Features: August 8th, 2003

The Balance of Power – Enabling Delivery and Reform of Public Services

By Sir Andrew Turnbull, Secretary of the Cabinet and Head of the Home Civil Service.

Reproduced by permission of the Centre for Management and Policy Studies.

Two things are evident about public services in the UK – the need to change what services we deliver and the need to change how we deliver them. The question about ‘who’ delivers them is more open to debate.

What is also clear is that the improvements to the capacity and capability of the Civil Service over a number of years haven’t been enough. Valuable gains have been made in making the Service more open to talent and more diverse in leadership, but the big ‘win’, in terms of customer satisfaction, is still to be achieved. That is now the strategic goal of our delivery and reform agenda – to transform public services and ensure that we deliver customer-centred services. Time is short. Increased resources are now going into public services, and reform is part of the deal.

Amplifier for change

How we do it will require both a different attitude and a range of new skills. The Civil Service has to transform itself into a successful deliverer and act as an amplifier for change throughout the wider public sector. Together we have to address the enormous inequality in the accessibility, performance and quality of public services.

The strategy is based on the Prime Minister’s four key principles:

  • high national standards with clear accountability
  • devolved decision-making to the frontline
  • greater flexibility in how, when and what services are delivered, including greater staff flexibility and the use of incentives.
  • more consumer choice – where appropriate, alternative providers should be offered.

Combined, these principles will produce more personalised and efficient services. But we must strike a balance between centralised control and de-centralised decision-making in order to achieve this.

Strengthening capability

Targets are essential for setting priorities and standards, and should be seen as a positive force for new thinking and innovation. The current targets take us to 2004 and they will remain our number one priority. They give a very clear steer about what we are trying to achieve and the new ways of working needed to deliver them.

As well as raising our ability to deliver targets, we must also strengthen the wider capability of Departments. To assist this, Departments have been creating Performance Partnerships. These are, essentially, a strengthening of the change programmes already in place and are intended to give an objective view about whether each significant delivery Department has the right tools to deliver its Public Service Agreement targets. Ten Departments have been agreeing with central partners (the Cabinet Office, No. 10 and the Treasury) and delivery partners across the wider public, private and voluntary sectors as to what more needs to be done to ensure that they have the right leadership, the right strategic focus, the right engagement of delivery stakeholders and the right management of delivery. The Partnerships will clarify internal priorities for change and priorities in terms of major projects and top delivery issues in addition to PSAs.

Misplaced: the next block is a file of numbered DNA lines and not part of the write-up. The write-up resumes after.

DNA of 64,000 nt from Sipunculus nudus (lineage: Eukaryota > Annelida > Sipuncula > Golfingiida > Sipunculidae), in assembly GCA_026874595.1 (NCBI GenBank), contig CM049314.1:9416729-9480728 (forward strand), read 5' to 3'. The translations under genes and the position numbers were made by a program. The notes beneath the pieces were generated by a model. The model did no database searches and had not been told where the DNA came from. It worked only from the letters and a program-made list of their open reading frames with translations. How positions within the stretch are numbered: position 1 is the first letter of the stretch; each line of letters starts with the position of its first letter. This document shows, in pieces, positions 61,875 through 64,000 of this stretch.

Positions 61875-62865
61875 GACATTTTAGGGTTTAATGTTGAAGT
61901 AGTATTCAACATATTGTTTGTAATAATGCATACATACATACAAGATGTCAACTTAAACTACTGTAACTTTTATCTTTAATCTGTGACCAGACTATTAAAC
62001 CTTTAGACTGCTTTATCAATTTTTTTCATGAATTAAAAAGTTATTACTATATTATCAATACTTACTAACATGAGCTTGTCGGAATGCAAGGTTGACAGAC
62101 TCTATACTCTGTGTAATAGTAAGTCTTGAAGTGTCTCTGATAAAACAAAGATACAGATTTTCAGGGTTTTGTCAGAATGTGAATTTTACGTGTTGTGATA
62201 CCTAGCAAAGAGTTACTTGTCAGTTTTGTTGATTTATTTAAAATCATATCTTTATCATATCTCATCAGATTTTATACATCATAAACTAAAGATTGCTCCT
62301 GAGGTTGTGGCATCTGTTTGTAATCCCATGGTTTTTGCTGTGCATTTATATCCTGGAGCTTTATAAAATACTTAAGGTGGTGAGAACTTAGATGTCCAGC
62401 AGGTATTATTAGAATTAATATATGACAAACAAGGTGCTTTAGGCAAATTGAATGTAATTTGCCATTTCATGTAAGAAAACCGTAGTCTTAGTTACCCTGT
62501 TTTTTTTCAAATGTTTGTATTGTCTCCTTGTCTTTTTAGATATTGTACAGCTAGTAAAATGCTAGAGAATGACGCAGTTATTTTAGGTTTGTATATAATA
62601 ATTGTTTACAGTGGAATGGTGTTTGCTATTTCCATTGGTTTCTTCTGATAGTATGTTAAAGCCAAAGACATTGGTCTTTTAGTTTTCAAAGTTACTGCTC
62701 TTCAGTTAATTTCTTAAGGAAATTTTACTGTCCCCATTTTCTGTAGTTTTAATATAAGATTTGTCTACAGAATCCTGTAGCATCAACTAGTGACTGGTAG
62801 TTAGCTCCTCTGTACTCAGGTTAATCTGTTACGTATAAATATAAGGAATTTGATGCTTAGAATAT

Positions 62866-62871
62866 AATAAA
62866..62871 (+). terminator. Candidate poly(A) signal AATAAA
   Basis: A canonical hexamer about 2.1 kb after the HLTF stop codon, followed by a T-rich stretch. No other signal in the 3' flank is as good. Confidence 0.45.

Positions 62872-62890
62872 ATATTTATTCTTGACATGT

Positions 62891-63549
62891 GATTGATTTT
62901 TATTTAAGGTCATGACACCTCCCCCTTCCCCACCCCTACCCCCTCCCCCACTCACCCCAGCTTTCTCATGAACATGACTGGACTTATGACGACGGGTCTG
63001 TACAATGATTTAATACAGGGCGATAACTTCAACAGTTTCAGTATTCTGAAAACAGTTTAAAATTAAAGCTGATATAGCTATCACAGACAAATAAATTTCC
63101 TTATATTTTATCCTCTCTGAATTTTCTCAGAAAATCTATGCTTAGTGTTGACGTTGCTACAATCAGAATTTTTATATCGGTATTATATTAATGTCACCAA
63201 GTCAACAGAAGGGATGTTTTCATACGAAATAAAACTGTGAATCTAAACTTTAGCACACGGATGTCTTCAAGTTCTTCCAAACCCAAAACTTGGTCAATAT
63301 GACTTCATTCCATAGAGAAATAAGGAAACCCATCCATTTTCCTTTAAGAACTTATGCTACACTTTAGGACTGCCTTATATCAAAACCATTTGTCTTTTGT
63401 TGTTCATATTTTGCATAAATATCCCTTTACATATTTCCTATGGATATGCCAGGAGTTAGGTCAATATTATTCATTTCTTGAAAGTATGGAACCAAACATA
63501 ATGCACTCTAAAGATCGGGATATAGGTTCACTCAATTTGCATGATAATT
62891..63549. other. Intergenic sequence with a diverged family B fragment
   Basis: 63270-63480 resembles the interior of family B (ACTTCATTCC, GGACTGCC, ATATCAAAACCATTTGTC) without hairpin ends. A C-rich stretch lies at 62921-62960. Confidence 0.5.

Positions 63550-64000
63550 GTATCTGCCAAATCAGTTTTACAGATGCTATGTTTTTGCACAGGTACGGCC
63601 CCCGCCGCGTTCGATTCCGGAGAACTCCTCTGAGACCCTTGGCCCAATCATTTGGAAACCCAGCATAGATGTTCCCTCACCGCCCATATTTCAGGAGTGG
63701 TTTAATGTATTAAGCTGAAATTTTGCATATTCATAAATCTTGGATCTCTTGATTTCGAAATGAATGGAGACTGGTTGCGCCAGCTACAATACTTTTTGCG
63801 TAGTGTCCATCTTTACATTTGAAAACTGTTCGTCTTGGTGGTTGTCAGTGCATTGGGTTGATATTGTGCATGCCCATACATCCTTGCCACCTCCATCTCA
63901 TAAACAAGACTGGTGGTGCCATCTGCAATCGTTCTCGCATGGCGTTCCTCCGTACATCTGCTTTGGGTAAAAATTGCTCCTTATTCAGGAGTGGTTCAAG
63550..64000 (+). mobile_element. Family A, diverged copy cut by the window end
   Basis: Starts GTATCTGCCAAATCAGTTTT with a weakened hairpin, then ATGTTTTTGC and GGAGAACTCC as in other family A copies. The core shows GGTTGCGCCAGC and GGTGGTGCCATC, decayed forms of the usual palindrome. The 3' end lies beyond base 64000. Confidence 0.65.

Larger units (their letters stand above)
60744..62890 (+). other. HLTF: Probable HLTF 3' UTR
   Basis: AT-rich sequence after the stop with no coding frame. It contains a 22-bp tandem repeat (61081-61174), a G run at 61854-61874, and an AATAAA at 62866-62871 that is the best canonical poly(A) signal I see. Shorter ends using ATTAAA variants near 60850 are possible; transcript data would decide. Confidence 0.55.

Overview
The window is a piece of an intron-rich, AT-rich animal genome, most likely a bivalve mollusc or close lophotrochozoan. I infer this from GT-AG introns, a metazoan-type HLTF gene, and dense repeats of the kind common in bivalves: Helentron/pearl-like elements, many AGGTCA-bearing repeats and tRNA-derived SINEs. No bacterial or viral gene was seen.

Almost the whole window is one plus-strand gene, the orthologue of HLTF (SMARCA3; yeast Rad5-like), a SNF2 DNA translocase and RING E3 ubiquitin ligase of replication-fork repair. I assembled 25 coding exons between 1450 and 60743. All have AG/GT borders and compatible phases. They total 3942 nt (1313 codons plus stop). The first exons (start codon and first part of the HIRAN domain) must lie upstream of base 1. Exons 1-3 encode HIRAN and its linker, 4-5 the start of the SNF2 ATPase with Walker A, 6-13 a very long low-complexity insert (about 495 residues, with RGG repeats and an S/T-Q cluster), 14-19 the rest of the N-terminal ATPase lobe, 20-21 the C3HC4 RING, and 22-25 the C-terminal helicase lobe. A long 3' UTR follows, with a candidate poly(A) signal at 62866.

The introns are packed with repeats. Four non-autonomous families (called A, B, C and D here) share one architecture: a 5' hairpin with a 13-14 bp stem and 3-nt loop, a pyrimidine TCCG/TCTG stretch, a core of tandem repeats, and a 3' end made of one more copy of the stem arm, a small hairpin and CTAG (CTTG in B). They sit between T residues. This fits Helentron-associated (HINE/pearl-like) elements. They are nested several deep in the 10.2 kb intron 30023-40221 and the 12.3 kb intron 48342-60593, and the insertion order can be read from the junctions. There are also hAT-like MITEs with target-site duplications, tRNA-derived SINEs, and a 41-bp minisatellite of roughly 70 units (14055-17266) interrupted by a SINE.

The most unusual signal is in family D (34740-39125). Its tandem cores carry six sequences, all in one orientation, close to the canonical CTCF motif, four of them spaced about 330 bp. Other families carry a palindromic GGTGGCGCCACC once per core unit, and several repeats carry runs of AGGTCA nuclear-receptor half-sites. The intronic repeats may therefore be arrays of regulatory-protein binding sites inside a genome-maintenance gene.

I am placing a high priority on the way we are managing and developing people so we get the right people in the right places quickly, develop them to their full potential and manage performance rigorously.

Technology has the potential to make a huge impact on the services we provide to the public. We must exploit this to the full so that our customers can quickly receive what they want from us. And we must make it easy for people to contact us and give us the information we need. We must raise or acquire key skills such as project management.

There is no doubt that project and programme commissioning and management has been a weakness. Our response must be to make it a strength – it must become a core competence of the Service. CMPS has developed an extensive portfolio of training and development in programme and project management and has collaborated with the Office of Government Commerce in the Successful Skills Delivery Programme.

The OGC Gateway Process, for example, examines projects at critical points in their development to provide assurance that they can progress successfully to the next stage. It is designed to be applied to projects that procure services, construction or property, IT-enabled business change projects and procurements utilising framework contracts, and is based on well-proven techniques that lead to more effective delivery of benefits together with more predictable costs and outcomes.

For more about reform…http://www.civil-service.gov.uk/reform